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Subject: Re: [boost] What is boost: was New libraries implementing C++11 features in C++03
From: Stewart, Robert (Robert.Stewart_at_[hidden])
Date: 2011-12-01 13:08:24

Lorenzo Caminiti wrote:
> On Wed, Nov 23, 2011 at 2:09 PM, Robert Ramey <ramey_at_[hidden]> wrote:
> > question:What is Boost?
> >
> > a) A collection of libraries to make as many C++ programmers
> > as possible more productive?

That's the usefulness criteria in our review questions.

> > b) A staging area for libraries which are aimed at being
> > included in the standard library?

That was the reason for Boost in the first place, so definitely!

> > c) An area for expermenting with and testing new ways of
> > using C++ to exploit novel ideas in software development
> > like functional programming, DSELs, etc. (I know these
> > aren't new ideas but implementing them within the compile
> > time type system of a widely used language seems pretty novel
> > to me)

These lead to so many things, not unlike the benefits from space exploration: pens that write upside down! Seriously, such work has led to lambdas, improved TMP support, etc.

> > d) A collection of "facades" to permit one to write one
> > program/algorithm which will efficiently run across
> > different combinations of OS's and compilers

These, ultimately, should fit under b).

> > e) A vehicle for promoting C++ to a wider audience and
> > promote quality software practices in general.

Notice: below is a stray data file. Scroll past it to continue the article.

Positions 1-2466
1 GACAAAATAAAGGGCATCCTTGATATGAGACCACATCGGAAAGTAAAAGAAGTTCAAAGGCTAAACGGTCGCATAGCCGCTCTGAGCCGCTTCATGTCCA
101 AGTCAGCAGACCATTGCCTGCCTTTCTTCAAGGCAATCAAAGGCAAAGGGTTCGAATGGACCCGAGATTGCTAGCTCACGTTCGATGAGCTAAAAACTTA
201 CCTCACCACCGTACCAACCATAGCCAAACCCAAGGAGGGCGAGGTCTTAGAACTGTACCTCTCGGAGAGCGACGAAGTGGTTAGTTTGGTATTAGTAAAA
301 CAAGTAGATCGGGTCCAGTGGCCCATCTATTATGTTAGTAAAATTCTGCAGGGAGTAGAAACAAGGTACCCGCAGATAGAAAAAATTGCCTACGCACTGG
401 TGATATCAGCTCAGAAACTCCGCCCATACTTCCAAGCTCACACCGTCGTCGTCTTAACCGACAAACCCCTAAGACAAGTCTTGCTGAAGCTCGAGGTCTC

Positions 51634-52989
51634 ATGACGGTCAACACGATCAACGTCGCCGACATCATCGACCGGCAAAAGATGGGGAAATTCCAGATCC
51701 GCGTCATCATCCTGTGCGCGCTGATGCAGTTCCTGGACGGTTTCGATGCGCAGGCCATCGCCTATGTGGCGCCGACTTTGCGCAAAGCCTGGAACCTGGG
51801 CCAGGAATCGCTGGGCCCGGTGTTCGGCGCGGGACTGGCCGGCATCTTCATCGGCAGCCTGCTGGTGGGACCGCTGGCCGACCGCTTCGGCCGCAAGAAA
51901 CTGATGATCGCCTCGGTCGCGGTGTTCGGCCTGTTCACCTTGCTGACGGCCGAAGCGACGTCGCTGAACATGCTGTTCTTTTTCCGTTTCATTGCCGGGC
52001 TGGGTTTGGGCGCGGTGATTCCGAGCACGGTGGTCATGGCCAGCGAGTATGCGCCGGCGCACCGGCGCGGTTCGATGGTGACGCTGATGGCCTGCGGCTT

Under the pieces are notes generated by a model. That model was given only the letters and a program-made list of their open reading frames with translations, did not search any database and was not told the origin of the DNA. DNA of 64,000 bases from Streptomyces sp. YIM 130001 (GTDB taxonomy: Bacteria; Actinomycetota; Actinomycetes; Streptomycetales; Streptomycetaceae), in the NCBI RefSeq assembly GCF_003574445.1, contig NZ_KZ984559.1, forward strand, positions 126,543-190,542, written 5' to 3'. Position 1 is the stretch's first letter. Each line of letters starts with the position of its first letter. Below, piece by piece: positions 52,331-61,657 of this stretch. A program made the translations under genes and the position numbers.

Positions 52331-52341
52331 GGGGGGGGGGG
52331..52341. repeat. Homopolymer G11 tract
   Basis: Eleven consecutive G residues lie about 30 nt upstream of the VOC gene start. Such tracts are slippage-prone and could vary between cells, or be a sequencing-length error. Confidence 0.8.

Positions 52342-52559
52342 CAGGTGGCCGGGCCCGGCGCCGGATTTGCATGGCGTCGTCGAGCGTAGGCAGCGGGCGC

By virtue of Boost's reputation, libraries in Boost gain wide exposure. Therefore, the coding practices exhibited by those libraries tend to become commonplace. That doesn't mean that efforts within Boost should be advanced to make Boost a better vehicle for those things, but rather that, because Boost is such a vehicle, the effects of things done in Boost must be considered.

> > f) Provide the "definitive" implementation of commonly
> > required components. example shared_ptr.

That, to my mind, fits within b).

> > f) ... your own view here.

There may be a few additional items to list, but it is definitely not open ended.

> > answer: yes!
> >
> > So I'm more of the view that we let stuff into boost as long
> > as it meets quality standards. Then let users decide.
> +1

I can go along with that to a point. Anything accepted into Boost must meet the usefulness criteria. If too few find a library useful, it should not be in Boost. That helps to keep Boost manageable. Many burdens are multiplied by the number of libraries in Boost, so keeping that number small is one of many forces to balance when considering whether a library should be accepted.

Rob Stewart robert.stewart_at_[hidden]
Software Engineer using std::disclaimer;
Dev Tools & Components
Susquehanna International Group, LLP


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